Again, the suspicious body. This notion has been in my mind, in my artistic research and artworks for a while now.
What is this inquiry about? It’s a question about social relations outside of a dance studio, some sort of political question (…) being taken into a dance studio. Being taken into it in order to look at social relations present in here, the dance studio itself; and in order to research the relations outside; and in order to research the potential of this practice of asking in- and outside questions for creative processes.
That is a lot to inquire. I am by now used to the nature of my research questions and methodologies that seems to look for this complexity. I enjoy it, I want to embrace it through collective and somatic practice. So taking this inquiry into a dance studio is both in order to use the ‘grounding’ effect of somatic work and in order to make the complexity inside of the dance studio visible, as the inquiry reveals that the dance studio context is also to be questioned in its assumptions about openness, tolerance; generally, in its dynamics of social relation.
This is going on in my head and body. How to communicate this complexity, and embrace it, and research it with a group? This is a task to be formed. A practice in itself.
1st idea: Set a collective frame by an exercise, and then to derivate from it.
This just results in different behaviour, the ‘other’ behaviour. What is suspicion then, I asked the group? Something about pretending not to, hiding in a norm, but having another intention: either playing along with the norm in order to break it or unintentionally being a person that is somewhere between norms and other. BETWEEN.
“the truth is I don’t know you suspicious body I will always call you suspicious before I can know you” [X]
Suspicious bodies haven’t yet broken the norm completely, not yet begun a terrorist attack, not yet started a carnival in the middle of the road, not yet disrupted the safe space of intimate somatic exploration. (Yes, this is a provocation. These events may be very far apart from each other and lining them up is a very reductive argumentation. Still, I am curious about its effect.)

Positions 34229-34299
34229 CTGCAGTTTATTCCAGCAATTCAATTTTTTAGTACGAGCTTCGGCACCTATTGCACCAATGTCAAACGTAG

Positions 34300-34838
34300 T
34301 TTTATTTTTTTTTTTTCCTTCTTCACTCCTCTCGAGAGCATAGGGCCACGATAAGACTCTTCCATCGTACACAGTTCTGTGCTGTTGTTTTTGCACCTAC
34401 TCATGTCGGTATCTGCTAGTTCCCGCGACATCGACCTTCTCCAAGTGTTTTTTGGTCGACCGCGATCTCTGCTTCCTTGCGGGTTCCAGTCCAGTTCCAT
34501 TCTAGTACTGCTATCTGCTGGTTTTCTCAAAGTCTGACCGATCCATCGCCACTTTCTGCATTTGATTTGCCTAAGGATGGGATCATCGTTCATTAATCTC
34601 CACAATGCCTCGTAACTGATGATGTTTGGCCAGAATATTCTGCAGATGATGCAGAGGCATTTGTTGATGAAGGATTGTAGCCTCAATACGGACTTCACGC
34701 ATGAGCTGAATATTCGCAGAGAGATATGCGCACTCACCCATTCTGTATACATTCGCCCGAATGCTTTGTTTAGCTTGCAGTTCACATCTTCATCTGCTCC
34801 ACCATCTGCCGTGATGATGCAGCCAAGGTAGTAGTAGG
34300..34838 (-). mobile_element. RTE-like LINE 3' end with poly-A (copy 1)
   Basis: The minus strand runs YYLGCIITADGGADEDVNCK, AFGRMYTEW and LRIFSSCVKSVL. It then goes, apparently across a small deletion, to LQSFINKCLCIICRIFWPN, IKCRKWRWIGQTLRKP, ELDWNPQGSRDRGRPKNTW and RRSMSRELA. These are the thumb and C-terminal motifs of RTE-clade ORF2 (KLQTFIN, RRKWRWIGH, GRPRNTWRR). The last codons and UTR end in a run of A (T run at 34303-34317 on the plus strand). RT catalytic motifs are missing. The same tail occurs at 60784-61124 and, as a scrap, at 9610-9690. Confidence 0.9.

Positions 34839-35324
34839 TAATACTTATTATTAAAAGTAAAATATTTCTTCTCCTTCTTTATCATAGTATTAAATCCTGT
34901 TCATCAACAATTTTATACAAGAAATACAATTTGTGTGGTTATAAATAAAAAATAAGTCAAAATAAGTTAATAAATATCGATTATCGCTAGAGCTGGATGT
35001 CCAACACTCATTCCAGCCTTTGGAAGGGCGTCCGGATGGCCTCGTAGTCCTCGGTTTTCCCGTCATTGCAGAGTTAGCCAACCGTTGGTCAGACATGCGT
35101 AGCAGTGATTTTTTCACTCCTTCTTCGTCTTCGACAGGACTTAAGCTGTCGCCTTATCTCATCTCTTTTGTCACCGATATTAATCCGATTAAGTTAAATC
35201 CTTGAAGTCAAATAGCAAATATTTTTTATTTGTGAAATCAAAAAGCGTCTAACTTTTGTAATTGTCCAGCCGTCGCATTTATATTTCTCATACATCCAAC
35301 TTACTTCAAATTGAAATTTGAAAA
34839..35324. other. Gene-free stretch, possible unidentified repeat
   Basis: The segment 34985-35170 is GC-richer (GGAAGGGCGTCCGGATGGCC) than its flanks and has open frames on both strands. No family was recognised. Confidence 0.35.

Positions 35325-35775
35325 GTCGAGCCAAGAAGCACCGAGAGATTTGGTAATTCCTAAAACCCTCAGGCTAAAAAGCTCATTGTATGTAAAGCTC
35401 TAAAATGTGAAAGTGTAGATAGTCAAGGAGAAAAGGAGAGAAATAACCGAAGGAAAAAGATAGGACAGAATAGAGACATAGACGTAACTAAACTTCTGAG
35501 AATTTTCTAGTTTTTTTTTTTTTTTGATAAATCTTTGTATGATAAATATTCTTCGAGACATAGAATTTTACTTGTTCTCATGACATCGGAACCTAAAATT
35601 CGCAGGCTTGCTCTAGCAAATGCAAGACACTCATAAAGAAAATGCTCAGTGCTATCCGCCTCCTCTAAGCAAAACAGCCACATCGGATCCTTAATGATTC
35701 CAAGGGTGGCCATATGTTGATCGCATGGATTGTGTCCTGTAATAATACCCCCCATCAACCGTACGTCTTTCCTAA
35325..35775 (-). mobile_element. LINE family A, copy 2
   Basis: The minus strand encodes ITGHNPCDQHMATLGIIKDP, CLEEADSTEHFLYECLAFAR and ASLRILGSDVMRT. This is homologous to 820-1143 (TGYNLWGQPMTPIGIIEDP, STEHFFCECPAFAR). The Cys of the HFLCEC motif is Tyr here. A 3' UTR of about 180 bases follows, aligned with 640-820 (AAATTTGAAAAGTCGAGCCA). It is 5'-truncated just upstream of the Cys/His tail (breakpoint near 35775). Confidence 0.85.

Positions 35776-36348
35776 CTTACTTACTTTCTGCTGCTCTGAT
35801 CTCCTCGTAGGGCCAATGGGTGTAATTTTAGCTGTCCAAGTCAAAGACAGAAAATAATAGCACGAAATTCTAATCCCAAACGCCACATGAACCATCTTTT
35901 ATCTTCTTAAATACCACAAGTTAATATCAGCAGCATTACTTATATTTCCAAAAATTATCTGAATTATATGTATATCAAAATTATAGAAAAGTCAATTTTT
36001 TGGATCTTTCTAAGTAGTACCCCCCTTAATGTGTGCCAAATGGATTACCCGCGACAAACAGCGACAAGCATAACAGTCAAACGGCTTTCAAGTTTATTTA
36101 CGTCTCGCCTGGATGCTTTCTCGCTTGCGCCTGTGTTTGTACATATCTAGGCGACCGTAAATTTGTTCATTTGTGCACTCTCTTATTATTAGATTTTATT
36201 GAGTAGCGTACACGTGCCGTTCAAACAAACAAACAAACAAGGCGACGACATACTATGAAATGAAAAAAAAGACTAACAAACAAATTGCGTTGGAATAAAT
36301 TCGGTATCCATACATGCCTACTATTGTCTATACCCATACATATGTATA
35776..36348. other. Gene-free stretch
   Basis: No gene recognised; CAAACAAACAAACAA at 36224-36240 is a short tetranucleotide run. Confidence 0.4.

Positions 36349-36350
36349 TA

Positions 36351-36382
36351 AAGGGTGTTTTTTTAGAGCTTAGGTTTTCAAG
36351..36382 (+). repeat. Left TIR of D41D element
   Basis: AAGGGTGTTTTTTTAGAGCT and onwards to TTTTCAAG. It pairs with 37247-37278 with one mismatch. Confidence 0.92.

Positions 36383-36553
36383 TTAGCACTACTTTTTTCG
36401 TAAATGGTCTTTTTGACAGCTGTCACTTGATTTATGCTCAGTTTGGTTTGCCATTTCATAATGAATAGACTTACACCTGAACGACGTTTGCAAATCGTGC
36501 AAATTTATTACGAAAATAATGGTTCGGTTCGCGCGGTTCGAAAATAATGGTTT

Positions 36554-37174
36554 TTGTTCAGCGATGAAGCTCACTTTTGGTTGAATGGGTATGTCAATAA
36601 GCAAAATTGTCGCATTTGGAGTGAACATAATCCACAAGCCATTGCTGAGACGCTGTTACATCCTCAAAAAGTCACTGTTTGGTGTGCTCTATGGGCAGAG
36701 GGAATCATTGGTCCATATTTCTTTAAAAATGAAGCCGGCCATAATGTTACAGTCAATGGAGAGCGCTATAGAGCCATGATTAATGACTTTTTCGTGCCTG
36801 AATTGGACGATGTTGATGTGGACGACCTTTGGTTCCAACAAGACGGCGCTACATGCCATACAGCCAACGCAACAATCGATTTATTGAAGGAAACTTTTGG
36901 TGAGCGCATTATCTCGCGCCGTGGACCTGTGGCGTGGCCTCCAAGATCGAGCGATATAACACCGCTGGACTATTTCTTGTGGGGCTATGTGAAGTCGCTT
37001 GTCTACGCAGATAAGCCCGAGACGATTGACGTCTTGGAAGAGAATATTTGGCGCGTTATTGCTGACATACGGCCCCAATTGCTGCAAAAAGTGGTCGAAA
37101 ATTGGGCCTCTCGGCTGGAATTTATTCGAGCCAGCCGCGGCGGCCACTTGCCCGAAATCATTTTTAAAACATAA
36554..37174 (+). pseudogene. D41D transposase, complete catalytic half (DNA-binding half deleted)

How do we know when a norm is about to be broken, broken already? Collective reading of climate in social dynamics is such a powerful situation, we all agreed.
After the game:
2nd idea: Half of the group observes the other half and picks out one by one who appears to be the most suspicious body
“We don’t know what he has in mind.” “She looks like pretending to be relaxed.” “He mimes the others.” “She deliberately wants him to look suspicious.”
This game brought up thoughts on authenticity: if somebody looks authentic or not, and if what somebody does seems to be peacefully engaged shaped our judgements of suspicion, and all of these judgements changed due to the context it was read in. So to follow your sensations in movement may look genuinely trustful when others do the same, but may look unpredictable if others start to have a conversation.
Why does the suspicious body interest me so much, and why the participants? When they say, they are interested in its political dimension, that does not say anything precise. When they tell me about how to read codes in a mass protest and involuntarily spreading the wrong signals, it is more specific. When they talk about self-perception as a being not sure what to expect from, that is another specification. For myself, I ask about the usages and dangers of planting the seed of suspicion in the frame of identifying or naming a body: identifying somebody who is about to commit a crime is useful, but what is potentially harmful can be discussed as well. How do I argue that a terrorist is harmful but a body movement that is using space differently due to a differing functioning of body/mind/sociality may not be? How can I justify and how can we make sure our collective justifications are protecting human values and yet not end up in rigid protective anxiety?
(Thank you Banu Cennetoğlu for this artwork at documenta 14)
Can a question stemming from everyday social relations inform my dance practice? Yes. How? “Can I slip under your skin and behave and move and breath and dance and shout suspiciously with you?” [X]
Can I research a question that is situated in everyday life be answered within the dance studio? Not sure. I think at this point some reflection about the relation of life and art, a reflection of social art and political art would be of benefit. But (a but is not really appropriate, as it is not really a contradiction) I am more concerned here with the very practicality of delivering a research session and researching myself, concerned with the momentary reality of people in space and our interest and ability to ask, answer, translate between frames we build and built.
Dear suspicious body, “Why am I trying to include you in a sphere of comfort, or is it you…Can’t we just accept that this is a forever new and wild world an let go of trying to organise information?” [X]